Phew - thanks for letting me get all that off my chest!
by KatTai » Wed Jul 10, 2019 7:13 pm
WhitstableDave wrote:and in any case, I had a dog (on a lead) go for me as I passed ("Sorry, he's scared of anyone carrying a stick...").
I hate this from dog owners, one of my dogs was attacked by an off-lead dog while they were on a lead and their excuse was my dog was attacked because she was on a lead If their dog doesn't like other dogs on a lead/people carrying sticks/people wearing hats (another common one!) etc it is their responsibility to get their dog under control to avoid an incident not to "blame" the other party for having the audacity to have a dog on a lead, use a stick or wear a hat!
by SummitStupid » Wed Jul 10, 2019 7:41 pm
As a quick aside - dogs are, through their intimate association with humans over the last ten thousand years, and intensive selective breeding, astonishingly well-attuned to human body language. I know it's easy to say this, but I'd suggest trying to adopt a confident, unbothered manner if a dog approaches you. Ideally, you'd act as if you were supremely unconcerned about it. Not exactly easy when a German shepherd is bearing down on you though...
by JeanJean » Wed Jul 10, 2019 9:22 pm
- Posts: 4
- Joined: Jul 10, 2019
by brpro26 » Thu Jul 11, 2019 2:06 am
The number of times I see a dog off the lead and clearly signs posted to keep them on the lead for livestock etc.
If you can't control your dog or obey signage then don't take it out on the hills simple as.
by bootsandpaddles » Thu Jul 11, 2019 8:56 am
I don't know what the answer is. But it is not for us to avoid going to places where there are lots of dogs although I must admit I have started doing this now. It is also not for us to avoid engaging in behaviour that is likely to attract the attention of dogs: eating our lunch, wearing a hat, carrying a trekking pole, running etc. Personally, I believe that it should be a legal requirement for all dogs to be on leads when out in public. Having said that, I was walking recently with someone who was bitten by a dog on a lead.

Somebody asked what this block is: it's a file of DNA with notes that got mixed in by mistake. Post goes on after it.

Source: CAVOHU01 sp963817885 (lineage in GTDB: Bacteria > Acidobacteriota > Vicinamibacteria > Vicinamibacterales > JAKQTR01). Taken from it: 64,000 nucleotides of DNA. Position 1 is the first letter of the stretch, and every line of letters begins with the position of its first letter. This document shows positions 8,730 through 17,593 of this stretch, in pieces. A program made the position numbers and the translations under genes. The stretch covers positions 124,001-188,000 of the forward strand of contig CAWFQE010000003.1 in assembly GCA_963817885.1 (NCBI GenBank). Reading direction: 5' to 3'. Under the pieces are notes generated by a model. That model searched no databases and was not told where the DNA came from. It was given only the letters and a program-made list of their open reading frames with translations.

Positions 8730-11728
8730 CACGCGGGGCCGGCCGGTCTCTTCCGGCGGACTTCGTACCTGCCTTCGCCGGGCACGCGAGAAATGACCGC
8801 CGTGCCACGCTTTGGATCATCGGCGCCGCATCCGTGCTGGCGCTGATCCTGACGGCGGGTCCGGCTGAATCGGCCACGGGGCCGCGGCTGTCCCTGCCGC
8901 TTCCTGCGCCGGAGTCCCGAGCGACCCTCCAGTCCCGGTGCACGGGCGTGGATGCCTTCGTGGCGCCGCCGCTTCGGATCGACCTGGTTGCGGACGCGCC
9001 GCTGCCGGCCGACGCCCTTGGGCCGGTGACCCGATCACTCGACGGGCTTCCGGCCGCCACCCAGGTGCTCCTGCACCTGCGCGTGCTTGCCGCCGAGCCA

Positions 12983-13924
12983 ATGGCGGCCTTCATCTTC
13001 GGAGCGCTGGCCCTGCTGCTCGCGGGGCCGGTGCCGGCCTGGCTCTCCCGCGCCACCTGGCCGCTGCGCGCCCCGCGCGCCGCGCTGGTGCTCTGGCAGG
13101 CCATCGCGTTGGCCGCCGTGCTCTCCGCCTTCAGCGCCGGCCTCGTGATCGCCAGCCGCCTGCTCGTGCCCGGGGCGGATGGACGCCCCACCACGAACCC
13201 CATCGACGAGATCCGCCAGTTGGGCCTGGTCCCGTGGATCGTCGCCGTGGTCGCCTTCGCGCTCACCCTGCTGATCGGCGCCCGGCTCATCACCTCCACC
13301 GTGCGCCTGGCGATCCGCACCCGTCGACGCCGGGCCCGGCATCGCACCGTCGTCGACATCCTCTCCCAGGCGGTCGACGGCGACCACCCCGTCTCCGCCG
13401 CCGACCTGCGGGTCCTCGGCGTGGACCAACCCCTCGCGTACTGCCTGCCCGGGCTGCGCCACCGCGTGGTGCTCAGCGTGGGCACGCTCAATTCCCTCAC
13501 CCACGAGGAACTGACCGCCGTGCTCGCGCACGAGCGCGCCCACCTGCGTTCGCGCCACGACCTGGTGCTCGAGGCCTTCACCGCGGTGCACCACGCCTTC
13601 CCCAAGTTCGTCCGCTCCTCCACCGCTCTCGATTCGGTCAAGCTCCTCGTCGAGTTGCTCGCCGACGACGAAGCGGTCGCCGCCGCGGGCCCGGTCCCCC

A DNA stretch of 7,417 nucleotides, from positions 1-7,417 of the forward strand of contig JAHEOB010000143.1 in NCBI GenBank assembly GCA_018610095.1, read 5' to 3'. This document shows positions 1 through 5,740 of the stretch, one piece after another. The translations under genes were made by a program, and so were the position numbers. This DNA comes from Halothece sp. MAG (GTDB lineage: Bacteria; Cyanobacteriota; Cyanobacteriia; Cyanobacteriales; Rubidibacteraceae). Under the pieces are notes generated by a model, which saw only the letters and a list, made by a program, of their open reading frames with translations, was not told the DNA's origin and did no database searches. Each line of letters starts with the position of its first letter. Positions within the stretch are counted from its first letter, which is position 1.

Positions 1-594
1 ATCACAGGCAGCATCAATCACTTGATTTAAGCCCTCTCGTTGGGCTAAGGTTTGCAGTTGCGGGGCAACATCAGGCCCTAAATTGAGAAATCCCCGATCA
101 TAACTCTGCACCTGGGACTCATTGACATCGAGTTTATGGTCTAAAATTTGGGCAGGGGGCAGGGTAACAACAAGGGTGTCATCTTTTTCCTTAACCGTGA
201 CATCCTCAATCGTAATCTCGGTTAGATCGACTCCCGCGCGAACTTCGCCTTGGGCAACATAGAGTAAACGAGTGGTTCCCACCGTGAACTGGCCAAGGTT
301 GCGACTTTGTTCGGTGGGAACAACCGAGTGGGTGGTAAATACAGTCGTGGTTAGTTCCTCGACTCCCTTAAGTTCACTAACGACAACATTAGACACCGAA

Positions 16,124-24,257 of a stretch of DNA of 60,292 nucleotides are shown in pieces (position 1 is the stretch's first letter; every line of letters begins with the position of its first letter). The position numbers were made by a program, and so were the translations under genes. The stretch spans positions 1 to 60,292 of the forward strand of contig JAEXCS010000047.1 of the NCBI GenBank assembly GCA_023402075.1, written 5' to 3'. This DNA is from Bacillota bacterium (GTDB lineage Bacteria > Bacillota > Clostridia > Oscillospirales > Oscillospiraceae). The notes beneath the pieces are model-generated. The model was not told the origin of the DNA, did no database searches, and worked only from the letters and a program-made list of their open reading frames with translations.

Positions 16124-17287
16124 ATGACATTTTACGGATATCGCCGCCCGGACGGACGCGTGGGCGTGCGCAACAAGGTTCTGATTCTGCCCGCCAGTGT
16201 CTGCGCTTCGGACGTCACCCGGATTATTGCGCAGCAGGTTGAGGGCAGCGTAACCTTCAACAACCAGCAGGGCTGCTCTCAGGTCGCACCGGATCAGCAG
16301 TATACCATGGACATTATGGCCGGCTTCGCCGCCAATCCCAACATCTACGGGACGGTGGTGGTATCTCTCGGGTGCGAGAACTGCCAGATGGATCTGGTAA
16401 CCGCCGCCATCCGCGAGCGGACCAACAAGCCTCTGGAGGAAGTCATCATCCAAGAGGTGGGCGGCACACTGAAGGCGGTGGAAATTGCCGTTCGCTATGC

by Sgurr » Thu Jul 11, 2019 9:43 am
Of course, next walk I will probably be mauled.
by nigheandonn » Thu Jul 11, 2019 10:44 am
Without denying that a dog can be dangerously out of control, that definition seems rather... wide ranging.
My sister, for example, very often worries that a dog might injure her, even if it's walking peacefully on a lead - she was bitten as a child, and it just makes her very nervous to be around them. (Although she says if she's out with a class - she's a P1 teacher - she's very brave and all 'now children, it's only a dog'. But if she's out with me she jumps behind me!)
On the other hand, I'm more like Sgurr - meeting dogs is one of the things I enjoy when out walking, and our interactions are generally pleasant. (Just don't speak to me about cows.)
So although a dog did take a snap at me last summer (but missed), I didn't feel worried at all at the time (or at least not about injury) - only rather harassed by the fact that it had got into an argument with a dog that was following me about. I didn't really blame it, although I was essentially innocent!
It seems like judging a dog's behaviour based on human reaction would be quite difficult.
by bootsandpaddles » Thu Jul 11, 2019 1:11 pm
Possibly a bit extreme but it would solve the problem.
by Ben Nachie » Thu Jul 11, 2019 1:33 pm
- "Humans... Tasty. Mwa-ha-ha-haaa..."
- Munro compleatist
- Posts: 354
- Joined: Jun 19, 2017
by brpro26 » Thu Jul 11, 2019 5:39 pm
Any easy Munros for my cat...???